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  • David Boudeweel-Lefebvre

Québec's housing shortage persists

As we approach July 1, Québec's traditional moving day, the province is once again experiencing a housing availability and affordability crisis. Due to a growing population, restrictive new building regulations and inflation, the cost of housing is rising sharply, hampering access.

Currently, more and more municipalities are imposing new restrictions on the construction of new homes, whether single-family residences, multi-generational homes or apartment buildings. Conservation and heritage standards are also obstacles, making construction more complicated and more expensive. The refusal of larger cities to accelerate urban densification also means that the supply of new housing is far from meeting demand.

It's a strange paradox. At the same time that cities want to improve their public transit systems, increase social supports, and renovate aging infrastructure, they are restricting construction that would improve their tax revenues. Instead of complaining that property taxes are their main source of revenue, cities should be encouraging construction and densification.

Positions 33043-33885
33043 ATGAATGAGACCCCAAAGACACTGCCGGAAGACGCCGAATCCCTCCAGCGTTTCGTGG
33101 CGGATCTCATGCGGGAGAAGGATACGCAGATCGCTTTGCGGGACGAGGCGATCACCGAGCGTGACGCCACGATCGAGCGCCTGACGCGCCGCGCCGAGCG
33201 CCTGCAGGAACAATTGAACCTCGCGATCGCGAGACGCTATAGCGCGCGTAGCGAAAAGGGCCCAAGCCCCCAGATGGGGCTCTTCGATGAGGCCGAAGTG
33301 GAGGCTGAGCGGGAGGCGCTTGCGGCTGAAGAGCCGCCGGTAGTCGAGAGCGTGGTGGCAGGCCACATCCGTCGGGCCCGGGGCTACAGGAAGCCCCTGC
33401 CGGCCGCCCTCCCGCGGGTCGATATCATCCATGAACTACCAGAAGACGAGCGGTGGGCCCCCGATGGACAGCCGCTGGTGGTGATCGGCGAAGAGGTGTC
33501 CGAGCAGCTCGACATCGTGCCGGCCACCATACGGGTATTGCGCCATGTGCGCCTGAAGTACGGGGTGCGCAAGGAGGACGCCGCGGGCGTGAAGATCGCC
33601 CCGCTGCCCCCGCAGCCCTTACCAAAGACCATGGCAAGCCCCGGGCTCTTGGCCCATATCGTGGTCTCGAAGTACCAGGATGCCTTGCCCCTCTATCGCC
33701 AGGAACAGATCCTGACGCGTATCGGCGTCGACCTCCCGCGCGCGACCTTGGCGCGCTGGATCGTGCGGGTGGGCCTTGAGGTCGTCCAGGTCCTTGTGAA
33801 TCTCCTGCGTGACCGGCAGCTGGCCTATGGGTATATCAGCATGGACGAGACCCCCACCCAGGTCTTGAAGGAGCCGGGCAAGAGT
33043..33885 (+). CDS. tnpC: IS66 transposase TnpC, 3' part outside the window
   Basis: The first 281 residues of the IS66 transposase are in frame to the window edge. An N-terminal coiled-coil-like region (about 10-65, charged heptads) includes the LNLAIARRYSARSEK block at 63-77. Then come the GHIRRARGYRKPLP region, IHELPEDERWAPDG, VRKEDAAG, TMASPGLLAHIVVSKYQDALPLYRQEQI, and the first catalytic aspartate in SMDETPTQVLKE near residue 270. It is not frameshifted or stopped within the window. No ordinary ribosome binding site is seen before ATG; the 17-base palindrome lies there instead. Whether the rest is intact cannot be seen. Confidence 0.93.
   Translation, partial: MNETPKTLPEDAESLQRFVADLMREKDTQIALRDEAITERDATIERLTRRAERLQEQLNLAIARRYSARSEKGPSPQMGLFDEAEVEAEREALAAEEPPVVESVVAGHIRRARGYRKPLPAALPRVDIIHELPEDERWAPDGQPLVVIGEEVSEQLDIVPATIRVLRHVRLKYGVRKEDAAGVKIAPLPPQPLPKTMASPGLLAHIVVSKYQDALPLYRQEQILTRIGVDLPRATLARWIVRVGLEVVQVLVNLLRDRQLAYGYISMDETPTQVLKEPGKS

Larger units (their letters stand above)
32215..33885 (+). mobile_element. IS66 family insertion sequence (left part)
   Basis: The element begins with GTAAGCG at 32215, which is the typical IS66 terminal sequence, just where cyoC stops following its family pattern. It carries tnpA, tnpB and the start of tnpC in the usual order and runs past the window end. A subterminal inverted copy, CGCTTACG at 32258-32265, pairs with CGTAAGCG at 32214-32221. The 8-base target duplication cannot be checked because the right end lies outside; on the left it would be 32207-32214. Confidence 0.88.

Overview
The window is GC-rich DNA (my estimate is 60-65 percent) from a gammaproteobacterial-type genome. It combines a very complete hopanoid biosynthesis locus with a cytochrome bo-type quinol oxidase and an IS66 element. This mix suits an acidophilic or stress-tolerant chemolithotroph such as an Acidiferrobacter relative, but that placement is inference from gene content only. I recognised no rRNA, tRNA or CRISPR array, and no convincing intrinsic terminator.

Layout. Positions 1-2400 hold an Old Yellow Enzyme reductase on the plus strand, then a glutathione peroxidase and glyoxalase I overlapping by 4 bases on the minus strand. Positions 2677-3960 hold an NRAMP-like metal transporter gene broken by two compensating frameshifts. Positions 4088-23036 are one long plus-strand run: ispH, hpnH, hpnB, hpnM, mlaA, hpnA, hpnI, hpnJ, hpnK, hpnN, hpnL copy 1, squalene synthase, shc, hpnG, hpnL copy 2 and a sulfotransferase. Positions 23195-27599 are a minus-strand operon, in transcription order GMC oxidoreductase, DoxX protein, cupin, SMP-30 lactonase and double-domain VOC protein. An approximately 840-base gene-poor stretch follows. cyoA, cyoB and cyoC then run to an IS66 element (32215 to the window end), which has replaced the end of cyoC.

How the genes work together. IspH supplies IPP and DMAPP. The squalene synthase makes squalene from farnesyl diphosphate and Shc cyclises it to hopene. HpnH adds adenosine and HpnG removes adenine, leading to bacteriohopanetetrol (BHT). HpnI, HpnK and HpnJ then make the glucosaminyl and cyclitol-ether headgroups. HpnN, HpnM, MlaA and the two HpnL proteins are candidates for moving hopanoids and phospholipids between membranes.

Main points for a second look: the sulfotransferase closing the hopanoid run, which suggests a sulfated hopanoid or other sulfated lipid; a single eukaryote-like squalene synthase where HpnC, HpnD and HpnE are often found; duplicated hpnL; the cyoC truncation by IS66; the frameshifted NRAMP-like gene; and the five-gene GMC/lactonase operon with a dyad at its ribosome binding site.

What's more, there is a high demand for social housing, but the low supply and high rents of private units are making it more difficult to build social housing: market conditions mean the construction of social housing is even less profitable than usual for developers, compared with regular units.

New law on expropriation

Add to this reality new proposals to facilitate expropriations at the municipal level, and you have a veritable cocktail that risks further limiting the number of housing units available. In addition, this new law could significantly lower the value of many properties and discourage many new buyers.

We can't wait to see what Québec's new housing policy will look like. In our opinion, it should focus on incentives for the construction of new units. And there's no need for financial incentives for builders, just limiting the pitfalls and supporting cities in their densification would be steps in the right direction. Finally, we're also keeping an eye on any proposals on expropriation, which could also tighten up a market that's already under great strain.


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